Talking About Sales

startup communities Mar 03, 2015

I just had a very interesting conversation with a good friend of mine and an excellent startup founder, Milan Vrekic. He just founded a new startup called Zora that helps making renting easier. And since we were both working in the rental industry, me with my short-term cottage rental startup Bungalo and him with his long-term rental startup Zora we started talking about sales and throwing ideas back and forth. This is basicly just a cleaned up version of our email conversation that started with the question “any advice on sales?”.

Cold Calling

HG: We’ve seen the best results by creating lists of possible customers and then just cold calling all of them. Phones are old school but they work!
MV: Yeah it should be easy to create “hunting lists” from various sources online. We used tools like Clearbit in the past to get some background info about the person we are reaching out to. Or we can also be a bit sneaky, and have a person that would inquire about a listed property and ask the owner if they have a Zora profile 

Different Approaches to Different Locations

HG: Each location is different in what works best, we have to change up our sales pitch between areas, currently we are finding that what is working in Nova Scotia isn’t working as well in Quebec. You have to adapt to the country and area you’re currently working in.
MV: Makes sense. 

Small Markets = Increased Word of Mouth

HG: The reason we focus on well defined geographical areas such as Nova Scotia is because that way we get the benifit of “word-of-mouth. For example if we call somebody who knows another cottage owner who has signed up with us they will be much more likely to list with us as well. As soon as our areas become to big and our customers spread out to wide we lose that value. So I would suggest starting of with small and very specific areas.
MV: You should offer some incentives to customers to refer other customers.

Being Local

HG: Having people feel like your a local company and they could come into your office to meet up with you in person (even though they never do) creates trust.
MV: Ah yes. The appeal of the underdog. Every potential customer would like to be part of (and a reason for) a success story. I know of a few successful stories where a startup picked a “fight” with a larger, existing incumbent and created a little bit of “positive controversy”. In your case, having an office at Volta also meant that you had a constant, “in your face” reminder that if someone was to book a cottage – Bungalo is the way to do it.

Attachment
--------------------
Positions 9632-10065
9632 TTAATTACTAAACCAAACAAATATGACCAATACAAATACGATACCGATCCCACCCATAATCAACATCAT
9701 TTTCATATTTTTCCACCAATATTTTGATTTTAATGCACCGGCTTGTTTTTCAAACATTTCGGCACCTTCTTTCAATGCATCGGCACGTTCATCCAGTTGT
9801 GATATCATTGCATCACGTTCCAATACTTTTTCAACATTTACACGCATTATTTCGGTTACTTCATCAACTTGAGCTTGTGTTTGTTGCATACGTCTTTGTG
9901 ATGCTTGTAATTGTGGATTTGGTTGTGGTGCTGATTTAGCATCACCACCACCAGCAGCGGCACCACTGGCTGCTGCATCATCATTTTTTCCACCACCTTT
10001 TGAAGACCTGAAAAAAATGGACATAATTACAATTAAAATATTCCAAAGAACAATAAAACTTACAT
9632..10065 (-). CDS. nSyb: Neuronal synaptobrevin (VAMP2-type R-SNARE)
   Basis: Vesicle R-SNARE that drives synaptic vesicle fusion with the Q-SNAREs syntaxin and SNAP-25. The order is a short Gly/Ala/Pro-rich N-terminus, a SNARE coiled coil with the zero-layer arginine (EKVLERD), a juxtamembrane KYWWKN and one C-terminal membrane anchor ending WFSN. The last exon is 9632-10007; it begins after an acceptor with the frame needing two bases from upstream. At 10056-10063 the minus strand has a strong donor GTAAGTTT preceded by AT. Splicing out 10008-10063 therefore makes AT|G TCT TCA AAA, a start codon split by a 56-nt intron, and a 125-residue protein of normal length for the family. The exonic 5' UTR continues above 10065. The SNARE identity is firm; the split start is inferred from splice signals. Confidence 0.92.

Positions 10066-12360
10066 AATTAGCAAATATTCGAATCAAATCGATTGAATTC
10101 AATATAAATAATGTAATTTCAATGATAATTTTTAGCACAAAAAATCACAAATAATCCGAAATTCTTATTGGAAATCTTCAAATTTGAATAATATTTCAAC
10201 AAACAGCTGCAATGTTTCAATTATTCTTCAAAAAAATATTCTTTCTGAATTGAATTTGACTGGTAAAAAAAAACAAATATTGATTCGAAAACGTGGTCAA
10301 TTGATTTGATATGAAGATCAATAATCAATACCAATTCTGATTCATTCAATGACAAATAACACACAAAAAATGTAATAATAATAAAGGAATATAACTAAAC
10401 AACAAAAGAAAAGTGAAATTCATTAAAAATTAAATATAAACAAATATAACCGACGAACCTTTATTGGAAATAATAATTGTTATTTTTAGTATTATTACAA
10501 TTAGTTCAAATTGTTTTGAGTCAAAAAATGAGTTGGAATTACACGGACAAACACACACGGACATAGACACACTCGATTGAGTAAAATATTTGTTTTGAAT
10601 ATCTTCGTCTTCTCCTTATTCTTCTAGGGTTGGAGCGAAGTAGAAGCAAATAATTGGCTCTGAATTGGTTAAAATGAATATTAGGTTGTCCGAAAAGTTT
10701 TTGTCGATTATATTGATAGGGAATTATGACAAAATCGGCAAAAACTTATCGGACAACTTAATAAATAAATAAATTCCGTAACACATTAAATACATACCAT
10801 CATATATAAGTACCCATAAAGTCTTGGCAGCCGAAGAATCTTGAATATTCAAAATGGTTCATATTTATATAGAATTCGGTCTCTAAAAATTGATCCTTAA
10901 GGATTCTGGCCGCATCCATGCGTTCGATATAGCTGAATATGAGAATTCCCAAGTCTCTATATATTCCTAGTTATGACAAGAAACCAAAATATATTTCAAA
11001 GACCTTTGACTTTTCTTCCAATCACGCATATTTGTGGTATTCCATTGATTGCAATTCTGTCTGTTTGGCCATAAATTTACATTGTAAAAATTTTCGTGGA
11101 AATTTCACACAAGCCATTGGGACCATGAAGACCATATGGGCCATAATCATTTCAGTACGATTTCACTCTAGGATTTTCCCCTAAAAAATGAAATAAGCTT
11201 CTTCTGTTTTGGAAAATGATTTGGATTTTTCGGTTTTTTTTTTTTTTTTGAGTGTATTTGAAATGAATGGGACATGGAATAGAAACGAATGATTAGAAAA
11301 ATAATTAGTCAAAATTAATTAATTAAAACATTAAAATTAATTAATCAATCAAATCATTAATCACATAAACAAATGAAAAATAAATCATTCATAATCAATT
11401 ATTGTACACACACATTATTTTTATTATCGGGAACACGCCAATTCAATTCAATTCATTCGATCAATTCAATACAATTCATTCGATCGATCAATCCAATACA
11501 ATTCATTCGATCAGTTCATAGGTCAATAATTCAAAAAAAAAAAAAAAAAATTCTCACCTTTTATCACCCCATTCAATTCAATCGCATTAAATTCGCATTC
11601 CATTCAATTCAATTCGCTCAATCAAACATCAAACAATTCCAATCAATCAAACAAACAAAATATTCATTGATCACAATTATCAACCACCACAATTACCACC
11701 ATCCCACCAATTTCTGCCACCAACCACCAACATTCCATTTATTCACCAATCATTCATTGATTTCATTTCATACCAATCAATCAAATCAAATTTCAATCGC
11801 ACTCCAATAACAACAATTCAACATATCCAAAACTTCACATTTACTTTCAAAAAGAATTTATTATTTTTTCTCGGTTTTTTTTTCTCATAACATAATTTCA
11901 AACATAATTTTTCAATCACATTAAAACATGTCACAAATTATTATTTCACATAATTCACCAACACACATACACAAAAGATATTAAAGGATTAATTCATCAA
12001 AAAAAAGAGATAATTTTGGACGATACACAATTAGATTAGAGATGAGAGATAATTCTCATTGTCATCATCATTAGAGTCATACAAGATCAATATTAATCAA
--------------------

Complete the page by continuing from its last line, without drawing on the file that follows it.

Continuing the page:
Make It Easy to Say Yes

HG: Offer to do absolutely everything for your customers to begin with. When you are starting of you must be willing to do all the work, which in our case fore example would include listing the property, taking and uploading the photos, writing the text description and anything else they might need. This is true until you reach that minimum number of properties when owners are actually ready to do it themselves.
MV: I assumed as much. I bet that also makes for an excellent learning experience. I am afraid to underestimate the effort it will take to provide excellent customer service to the seed group of customers. I think it is in human nature to underestimate these things. I should play on the safe side and commit extra hours. At the end of the day (at least initially), we exist to help Landlords find good tenants. That means that every action we make them take on our site is just a distraction that is in the way of them just getting to their goal – finding good tenants.

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